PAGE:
Wearable Computers

  • Published : 1998.12.01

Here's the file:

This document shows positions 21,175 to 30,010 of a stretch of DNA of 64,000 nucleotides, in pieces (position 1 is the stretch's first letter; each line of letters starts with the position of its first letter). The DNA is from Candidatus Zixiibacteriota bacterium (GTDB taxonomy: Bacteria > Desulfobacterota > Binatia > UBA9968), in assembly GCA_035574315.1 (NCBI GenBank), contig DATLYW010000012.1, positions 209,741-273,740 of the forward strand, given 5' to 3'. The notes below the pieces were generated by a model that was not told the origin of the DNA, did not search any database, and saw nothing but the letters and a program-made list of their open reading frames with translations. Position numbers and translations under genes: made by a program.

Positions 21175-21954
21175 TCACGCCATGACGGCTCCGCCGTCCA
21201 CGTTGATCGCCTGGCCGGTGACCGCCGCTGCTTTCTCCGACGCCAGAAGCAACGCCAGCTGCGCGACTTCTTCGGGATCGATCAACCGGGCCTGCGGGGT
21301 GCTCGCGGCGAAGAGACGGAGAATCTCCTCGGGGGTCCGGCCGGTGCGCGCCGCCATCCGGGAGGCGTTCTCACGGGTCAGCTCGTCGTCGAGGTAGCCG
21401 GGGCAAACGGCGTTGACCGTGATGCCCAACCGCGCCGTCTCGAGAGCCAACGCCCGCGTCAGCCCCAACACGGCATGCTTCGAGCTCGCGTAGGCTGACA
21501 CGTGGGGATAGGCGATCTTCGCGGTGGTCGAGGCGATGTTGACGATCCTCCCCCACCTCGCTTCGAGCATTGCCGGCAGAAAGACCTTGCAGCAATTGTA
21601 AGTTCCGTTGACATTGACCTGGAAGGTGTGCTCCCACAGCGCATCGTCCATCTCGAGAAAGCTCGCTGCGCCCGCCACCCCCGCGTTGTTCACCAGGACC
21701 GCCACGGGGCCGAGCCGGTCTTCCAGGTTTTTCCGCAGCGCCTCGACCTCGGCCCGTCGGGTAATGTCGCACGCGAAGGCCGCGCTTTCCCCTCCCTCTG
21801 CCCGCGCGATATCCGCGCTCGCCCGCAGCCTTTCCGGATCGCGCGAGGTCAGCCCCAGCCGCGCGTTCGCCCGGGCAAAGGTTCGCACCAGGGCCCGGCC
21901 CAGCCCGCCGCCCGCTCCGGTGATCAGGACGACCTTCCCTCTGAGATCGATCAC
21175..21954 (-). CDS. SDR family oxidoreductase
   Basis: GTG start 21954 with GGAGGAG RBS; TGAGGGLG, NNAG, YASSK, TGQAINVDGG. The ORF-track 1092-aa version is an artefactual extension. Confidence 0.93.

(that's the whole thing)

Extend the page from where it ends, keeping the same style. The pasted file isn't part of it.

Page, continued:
One of the latest fields of research in the area of output devices is tactual display devices [13,31]. These tactual or haptic devices allow the user to receive haptic feedback output from a variety of sources. This allows the user to actually feel virtual objects and manipulate them by touch. This is an emerging technology and will be instrumental in enhancing the realism of wearable augmented environments for certain applications. Tactual displays have previously been used for scientific visualization in virtual environments by chemists and engineers to improve perception and understanding of force fields and of world models populated with the impenetrable. In addition to tactual displays, the use of wearable audio displays that allow sound to be spatialized are being developed. With wearable computers, designers will soon be able to pair spatialized sound to virtual representations of objects when appropriate to make the wearable computer experience even more realistic to the user. Furthermore, as the number and complexity of wearable computing applications continues to grow, there will be increasing needs for systems that are faster, lighter, and have higher resolution displays. Better networking technology will also need to be developed to allow all users of wearable computers to have high bandwidth connections for real time information gathering and collaboration. In addition to the technology advances that make users need to wear computers in everyday life, there is also the desire to have users want to wear their computers. In order to do this, wearable computing needs to be unobtrusive and socially acceptable. By making wearables smaller and lighter, or actually embedding them in clothing, users can conceal them easily and wear them comfortably. The military is currently working on the development of the Personal Information Carrier (PIC) or digital dog tag. The PIC is a small electronic storage device containing medical information about the wearer. While old military dog tags contained only 5 lines of information, the digital tags may contain volumes of multi-media information including medical history, X-rays, and cardiograms. Using hand held devices in the field, medics would be able to call this information up in real time for better treatment. A fully functional transmittable device is still years off, but this technology once developed in the military, could be adapted tp civilian users and provide ant information, medical or otherwise, in a portable, not obstructive, and fashionable way. Another future device that could increase safety and well being of its users is the nose on-a-chip developed by the Oak Ridge National Lab in Tennessee. This tiny digital silicon chip about the size of a dime, is capable of 'smelling' natural gas leaks in stoves, heaters, and other appliances. It can also detect dangerous levels of carbon monoxide. This device can also be configured to notify the fire department when a leak is detected. This nose chip should be commercially available within 2 years, and is inexpensive, requires low power, and is very sensitive. Along with gas detection capabilities, this device may someday also be configured to detect smoke and other harmful gases. By embedding this chip into workers uniforms, name tags, etc., this could be a lifesaving computational accessory. In addition to the future safety technology soon to be available as accessories are devices that are for entertainment and security. The LCI computer group is developing a Smartpen, that electronically verifies a user's signature. With the increase in credit card use and the rise in forgeries, is the need for commercial industries to constantly verify signatures. This Smartpen writes like a normal pen but uses sensors to detect the motion of the pen as the user signs their name to authenticate the signature. This computational accessory should be available in 1999, and would bring increased peace of mind to consumers and vendors alike. In the entertainment domain, Panasonic is creating the first portable hand-held DVD player. This device weight less than 3 pounds and has a screen about 6' across. The color LCD has the same 16:9 aspect ratio of a cinema screen and supports a high resolution of 280,000 pixels and stereo sound. The player can play standard DVD movies and has a hour battery life for mobile use. To summarize, in this paper we presented concepts related to the design and use of wearable computers with extensions to smart spaces. For some time, researchers in telerobotics have used computer graphics to enhance remote scenes. Recent advances in augmented reality displays make it possible to enhance the user's local environment with 'information'. As shown in this paper, there are many application areas for this technology such as medicine, manufacturing, training, and recreation. Wearable computers allow a much closer association of information with the user. By embedding sensors in the wearable to allow it to see what the user sees, hear what the user hears, sense the user's physical state, and analyze what the user is typing, an intelligent agent may be able to analyze what the user is doing and try to predict the resources he will need next or in the near future. Using this information, the agent may download files, reserve communications bandwidth, post reminders, or automatically send updates to colleagues to help facilitate the user's daily interactions. This intelligent wearable computer would be able to act as a personal assistant, who is always around, knows the user's personal preferences and tastes, and tries to streamline interactions with the rest of the world.